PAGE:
I See a Darkness

The Movie Club

I See a Darkness

The Movie Club

I See a Darkness
Critic vs. critic.
Jan. 7 2008 12:47 PM

The Movie Club


I stand corrected: Scott saw every movie released this year except Beowulf.

Wesley: I'm gladdened to know Into the Wild made you all mushy. It had the same effect on me, despite Eddie Vedder, despite the ersatz-'70s aesthetic. I caught it a little earlier than you did, during the first week of November, just as I was beginning a leave of absence from work in order to come to terms with some health issues I've been grappling with this year. My reaction was the opposite of yours, Wesley, and was no doubt marked by a state of mind avid for a healthy dose of overblown naiveté. I immediately and powerfully sympathized with the questing hero—I, too, am a privileged young man undergoing an existential crisis!—but as his quest went on (and on and on and on and on), I found myself less and less invested. The trajectory of the movie proved emotionally frustrating but ethically acute: My gradual alienation from the "hero," our ostensible audience surrogate, was replaced by empathy with all those marvelous supporting characters he encounters on his journey, a set of alternative families he briefly joins then abandons. Into the Wild is a conventional treatment of the same theme contemplated through kaleidoscope in I'm Not There. Both movies celebrate the thrill of personal reinvention while simultaneously attending to the spiritual toll of perpetual escape. Neither film is hagiographic; neither odyssey ends up feeling very heroic. If I'm Not There packed the greater wallop for me, it's probably because I connect on a deeper intellectual and emotional level to Haynes' mega-meta technique than Penn's nostalgic naturalism.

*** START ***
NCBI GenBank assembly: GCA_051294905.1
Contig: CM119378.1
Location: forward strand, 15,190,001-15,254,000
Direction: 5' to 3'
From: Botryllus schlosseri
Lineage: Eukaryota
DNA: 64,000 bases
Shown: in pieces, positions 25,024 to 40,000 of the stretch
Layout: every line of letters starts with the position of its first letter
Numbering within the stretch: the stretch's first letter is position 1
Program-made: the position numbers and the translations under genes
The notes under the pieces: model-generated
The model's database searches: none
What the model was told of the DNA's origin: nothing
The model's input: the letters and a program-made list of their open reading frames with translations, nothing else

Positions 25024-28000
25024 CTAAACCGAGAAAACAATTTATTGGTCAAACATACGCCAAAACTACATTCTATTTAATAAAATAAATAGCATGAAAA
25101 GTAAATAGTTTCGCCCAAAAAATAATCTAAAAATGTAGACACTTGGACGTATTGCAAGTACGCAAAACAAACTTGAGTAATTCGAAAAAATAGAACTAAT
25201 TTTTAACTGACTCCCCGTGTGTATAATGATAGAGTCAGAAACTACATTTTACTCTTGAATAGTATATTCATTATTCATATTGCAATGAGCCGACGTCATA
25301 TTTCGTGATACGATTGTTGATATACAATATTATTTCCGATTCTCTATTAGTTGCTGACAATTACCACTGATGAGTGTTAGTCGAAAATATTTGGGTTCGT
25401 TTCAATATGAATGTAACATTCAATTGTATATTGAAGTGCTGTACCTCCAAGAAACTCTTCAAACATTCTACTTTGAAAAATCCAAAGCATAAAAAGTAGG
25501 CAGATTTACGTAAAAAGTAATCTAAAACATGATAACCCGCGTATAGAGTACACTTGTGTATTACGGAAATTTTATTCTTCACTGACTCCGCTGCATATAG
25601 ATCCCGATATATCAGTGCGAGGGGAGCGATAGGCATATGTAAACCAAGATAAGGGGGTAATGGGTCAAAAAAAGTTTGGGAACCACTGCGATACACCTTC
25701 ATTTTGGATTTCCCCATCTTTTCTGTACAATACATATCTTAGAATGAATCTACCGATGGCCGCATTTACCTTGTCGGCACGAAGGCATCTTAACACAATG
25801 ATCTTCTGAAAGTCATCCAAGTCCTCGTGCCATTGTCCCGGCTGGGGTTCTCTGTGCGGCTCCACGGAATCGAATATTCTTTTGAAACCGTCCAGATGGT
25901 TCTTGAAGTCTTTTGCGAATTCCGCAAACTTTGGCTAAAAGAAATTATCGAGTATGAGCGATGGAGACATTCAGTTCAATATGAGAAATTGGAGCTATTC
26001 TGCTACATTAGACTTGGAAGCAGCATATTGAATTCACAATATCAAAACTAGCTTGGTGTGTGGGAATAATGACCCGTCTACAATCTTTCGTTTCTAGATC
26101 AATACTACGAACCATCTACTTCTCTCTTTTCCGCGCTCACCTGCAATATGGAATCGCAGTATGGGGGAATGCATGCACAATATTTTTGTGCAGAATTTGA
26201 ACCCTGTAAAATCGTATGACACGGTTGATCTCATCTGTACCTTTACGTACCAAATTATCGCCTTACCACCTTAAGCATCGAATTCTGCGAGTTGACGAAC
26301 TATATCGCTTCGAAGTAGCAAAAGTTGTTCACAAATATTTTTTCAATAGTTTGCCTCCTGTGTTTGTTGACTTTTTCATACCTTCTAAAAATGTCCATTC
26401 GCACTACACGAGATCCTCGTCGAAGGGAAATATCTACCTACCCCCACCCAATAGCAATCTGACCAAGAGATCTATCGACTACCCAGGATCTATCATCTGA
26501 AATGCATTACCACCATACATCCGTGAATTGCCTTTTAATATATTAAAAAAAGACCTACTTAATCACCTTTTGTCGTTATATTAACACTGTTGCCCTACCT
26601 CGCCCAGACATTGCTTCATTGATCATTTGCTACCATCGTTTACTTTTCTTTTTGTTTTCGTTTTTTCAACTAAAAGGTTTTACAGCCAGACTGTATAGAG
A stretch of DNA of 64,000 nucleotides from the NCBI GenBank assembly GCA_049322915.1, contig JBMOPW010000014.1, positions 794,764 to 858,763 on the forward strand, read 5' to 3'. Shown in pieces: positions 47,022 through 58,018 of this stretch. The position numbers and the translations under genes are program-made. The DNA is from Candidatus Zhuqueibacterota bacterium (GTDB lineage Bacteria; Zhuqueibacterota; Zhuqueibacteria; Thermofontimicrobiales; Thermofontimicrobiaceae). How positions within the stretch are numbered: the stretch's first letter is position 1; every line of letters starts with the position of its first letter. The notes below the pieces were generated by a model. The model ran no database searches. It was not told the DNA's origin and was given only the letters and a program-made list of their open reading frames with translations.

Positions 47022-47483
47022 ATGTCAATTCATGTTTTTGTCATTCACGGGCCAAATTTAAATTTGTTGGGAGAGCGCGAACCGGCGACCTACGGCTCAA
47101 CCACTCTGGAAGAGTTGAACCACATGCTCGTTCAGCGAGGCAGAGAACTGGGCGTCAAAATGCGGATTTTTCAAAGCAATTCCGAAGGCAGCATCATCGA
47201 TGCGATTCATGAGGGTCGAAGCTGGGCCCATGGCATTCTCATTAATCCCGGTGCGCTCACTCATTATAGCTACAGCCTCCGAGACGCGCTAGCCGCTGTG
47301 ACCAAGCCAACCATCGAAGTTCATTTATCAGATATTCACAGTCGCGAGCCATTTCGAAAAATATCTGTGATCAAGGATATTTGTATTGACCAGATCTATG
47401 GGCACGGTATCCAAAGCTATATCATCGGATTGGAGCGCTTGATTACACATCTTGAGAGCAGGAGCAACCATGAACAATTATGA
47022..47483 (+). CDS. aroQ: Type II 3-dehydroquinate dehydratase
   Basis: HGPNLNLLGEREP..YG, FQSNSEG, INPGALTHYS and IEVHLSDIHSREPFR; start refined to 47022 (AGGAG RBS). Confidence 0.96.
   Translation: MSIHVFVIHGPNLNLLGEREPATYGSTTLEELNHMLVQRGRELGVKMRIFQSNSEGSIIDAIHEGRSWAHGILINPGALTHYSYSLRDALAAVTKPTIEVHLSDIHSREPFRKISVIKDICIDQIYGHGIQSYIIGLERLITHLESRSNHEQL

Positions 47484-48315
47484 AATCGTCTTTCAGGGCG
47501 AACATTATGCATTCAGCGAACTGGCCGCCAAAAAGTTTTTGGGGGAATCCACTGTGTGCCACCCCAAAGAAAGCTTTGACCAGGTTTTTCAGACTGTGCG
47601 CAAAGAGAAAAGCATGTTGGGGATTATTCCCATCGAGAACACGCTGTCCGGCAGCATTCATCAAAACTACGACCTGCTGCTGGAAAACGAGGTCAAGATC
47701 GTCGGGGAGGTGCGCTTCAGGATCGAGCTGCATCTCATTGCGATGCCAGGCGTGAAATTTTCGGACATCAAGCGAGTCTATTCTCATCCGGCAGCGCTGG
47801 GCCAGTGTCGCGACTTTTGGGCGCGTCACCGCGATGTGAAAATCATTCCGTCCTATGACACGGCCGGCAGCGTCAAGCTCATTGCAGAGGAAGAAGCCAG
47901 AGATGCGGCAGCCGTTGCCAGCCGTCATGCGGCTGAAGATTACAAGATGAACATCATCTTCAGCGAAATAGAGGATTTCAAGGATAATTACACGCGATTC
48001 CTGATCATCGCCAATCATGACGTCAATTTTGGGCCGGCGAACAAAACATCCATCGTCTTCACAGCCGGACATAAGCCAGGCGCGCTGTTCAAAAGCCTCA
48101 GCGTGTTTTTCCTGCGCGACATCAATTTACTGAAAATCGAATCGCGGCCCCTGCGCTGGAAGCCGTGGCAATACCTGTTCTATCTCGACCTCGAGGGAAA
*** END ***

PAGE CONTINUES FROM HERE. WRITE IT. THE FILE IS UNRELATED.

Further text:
I journeyed Into the Wild in the company of Jim Davis, my oldest and dearest moviegoing companion. A long time ago, in a galaxy far, far away, back when I was a civilian cinephile living in San Francisco, Jim insisted that I join him for a rare screening of Antonioni's The Passenger at the Castro Theater, site of many unforgettable movie memories: an evening spent pulverized by a pristine print of Raging Bull; the cold, gray, melancholy afternoon when I finally discovered that Casablanca was just as enchanting as everyone said; three puzzling, playful hours in the company of Peter Greenaway's The Falls. It was at the Castro, sitting next to Jim, that I submitted to the eye-popping, soul-shattering sublimities of Vertigo, a film I knew, but didn't really know at all, from pan-and-scan VHS.

Pardon my walk down memory lane (ew, why is the floor so sticky?), but I wanted to chime in on Le Crux du Moment so eloquently discussed by Scott, Wesley, and Dana. I agree with you all on the various inadequacies and aggravations besetting a night at the movies in these impolite times, and, at the same time, the incomparable wonderment of a flawless 35mm projection and the social pleasure of going to the movies and talking them through with friends. All of us, critics and civilians alike, can agree that something is being lost in the dark.